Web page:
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“Your family has already accepted you. At some point they deserve to know the real you.” Acting on impulse, he swung his leg over hers and straddled her hips. “Just like I know the real you.”

“You don’t exactly like me all the time,” she reminded him.

“But I’m an idiot.” He grinned at the admission.

“You’ve got a point.”

His body liked their positioning and his penis hardened against his already open jeans.

“Does this mean you’ve forgiven me?” she asked.

Hunter groaned. Grabbing her arms, he drew them up and over her head. “It means I accept you for who you are.” And that meant he had to accept her need to keep her family together at all costs, which he supposed he could do for the short time he remained here with her.

“It’s a start,” she said, obviously pleased.

“So’s this.” He slid his hands down to her br**sts, then lowered his lips to hers, the kiss long and lingering. His tongue tangled with hers and his body demanded more.

And that was his signal to leave. With regret, he rolled away from her. “I’d better get going before the little snoop returns and catches us doing more than sleeping.”

“The kid is adding to her list of sins,” she muttered.

He knew she was kidding, but he heard the frustration in her tone, matched only by the frustration inside him.


AFTER SHOWERING, Molly’s first stop was Jessie’s room. Although she and Hunter had only slept in the same bed, she still hardly felt in a position to yell at the teen for entering without knocking. Still, Molly figured she held the moral high ground since her half sister had stooped to attempted extortion. Molly’s clothes in exchange for Jessie’s silence about finding Hunter in her room. Sheesh.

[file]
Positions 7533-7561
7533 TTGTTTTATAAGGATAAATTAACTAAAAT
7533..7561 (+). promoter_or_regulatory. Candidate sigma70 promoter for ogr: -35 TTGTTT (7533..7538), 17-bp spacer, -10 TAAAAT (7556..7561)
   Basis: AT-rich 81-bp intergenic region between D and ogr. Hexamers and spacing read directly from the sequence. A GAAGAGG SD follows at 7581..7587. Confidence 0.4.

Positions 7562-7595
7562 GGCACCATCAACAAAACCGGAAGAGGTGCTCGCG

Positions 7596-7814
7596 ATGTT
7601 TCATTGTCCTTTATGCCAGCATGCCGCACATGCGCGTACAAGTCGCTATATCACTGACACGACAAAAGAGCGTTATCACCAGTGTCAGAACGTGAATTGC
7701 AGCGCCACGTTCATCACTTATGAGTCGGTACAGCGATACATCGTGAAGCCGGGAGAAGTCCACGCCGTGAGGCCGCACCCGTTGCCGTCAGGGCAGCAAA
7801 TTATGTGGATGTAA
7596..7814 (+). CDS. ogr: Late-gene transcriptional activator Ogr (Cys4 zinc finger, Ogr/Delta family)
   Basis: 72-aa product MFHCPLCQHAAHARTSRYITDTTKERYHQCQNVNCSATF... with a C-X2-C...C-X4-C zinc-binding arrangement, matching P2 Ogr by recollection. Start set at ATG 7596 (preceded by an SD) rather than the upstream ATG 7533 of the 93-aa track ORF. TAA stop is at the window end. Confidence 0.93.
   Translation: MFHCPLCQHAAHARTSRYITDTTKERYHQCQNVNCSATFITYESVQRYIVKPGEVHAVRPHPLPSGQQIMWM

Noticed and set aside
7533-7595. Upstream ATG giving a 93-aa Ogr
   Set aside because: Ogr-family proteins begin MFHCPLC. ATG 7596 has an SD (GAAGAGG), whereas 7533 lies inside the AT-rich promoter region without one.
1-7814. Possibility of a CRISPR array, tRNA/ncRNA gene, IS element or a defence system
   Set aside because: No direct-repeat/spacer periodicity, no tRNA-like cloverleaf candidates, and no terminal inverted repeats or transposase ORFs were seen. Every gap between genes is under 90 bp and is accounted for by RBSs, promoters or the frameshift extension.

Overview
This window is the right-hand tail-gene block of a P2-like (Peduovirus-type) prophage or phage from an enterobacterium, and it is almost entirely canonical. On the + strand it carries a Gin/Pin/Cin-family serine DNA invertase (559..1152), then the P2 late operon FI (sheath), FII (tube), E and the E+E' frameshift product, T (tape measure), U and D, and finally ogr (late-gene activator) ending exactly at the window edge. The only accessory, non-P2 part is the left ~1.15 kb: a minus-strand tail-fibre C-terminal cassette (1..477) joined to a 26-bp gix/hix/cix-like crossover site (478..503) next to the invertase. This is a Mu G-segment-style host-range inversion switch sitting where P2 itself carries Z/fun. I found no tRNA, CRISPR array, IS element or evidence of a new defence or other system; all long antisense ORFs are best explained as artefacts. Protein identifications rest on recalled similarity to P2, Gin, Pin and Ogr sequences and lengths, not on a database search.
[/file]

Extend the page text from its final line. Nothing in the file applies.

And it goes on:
Molly knocked once and let herself inside.

Jessie yelped and turned around, hugging her shirt against her chest. “Hey!”

“At least I knocked and gave you warning,” Molly said as she stepped into the room and shut the door behind her.

Jessie frowned and turned her back to Molly so she could pull her shirt on in relative privacy before pivoting back to face her. “I’m sorry I didn’t knock.”

The teen’s apology took Molly off guard. “Thank you. And for what it’s worth, I was sick last night and Hunter stayed with me. He must have fallen asleep. I would have preferred you didn’t walk in on us but there wasn’t anything going on.”

“Are you here to yell at me?”

“For your barging in? No, you apologized for that. For attempted blackmail? That we can discuss further. At my age, I don’t think anyone’s going to punish me for having a man in my room, and if you think you’re going to win me over by snooping in my things or threatening me, then you’re mistaken.”

“You have to admit it was worth a shot.” A sheepish grin crossed Jessie’s face.

Apparently the progress they’d begun making wasn’t all lost. Molly rolled her eyes. “No more nonsense. Promise?”

“Yeah, yeah,” Jessie muttered.

“Good.” Molly inclined her head. “I brought you something.” She pulled the bright yellow cardigan sweater from behind her back and tossed it Jessie’s way.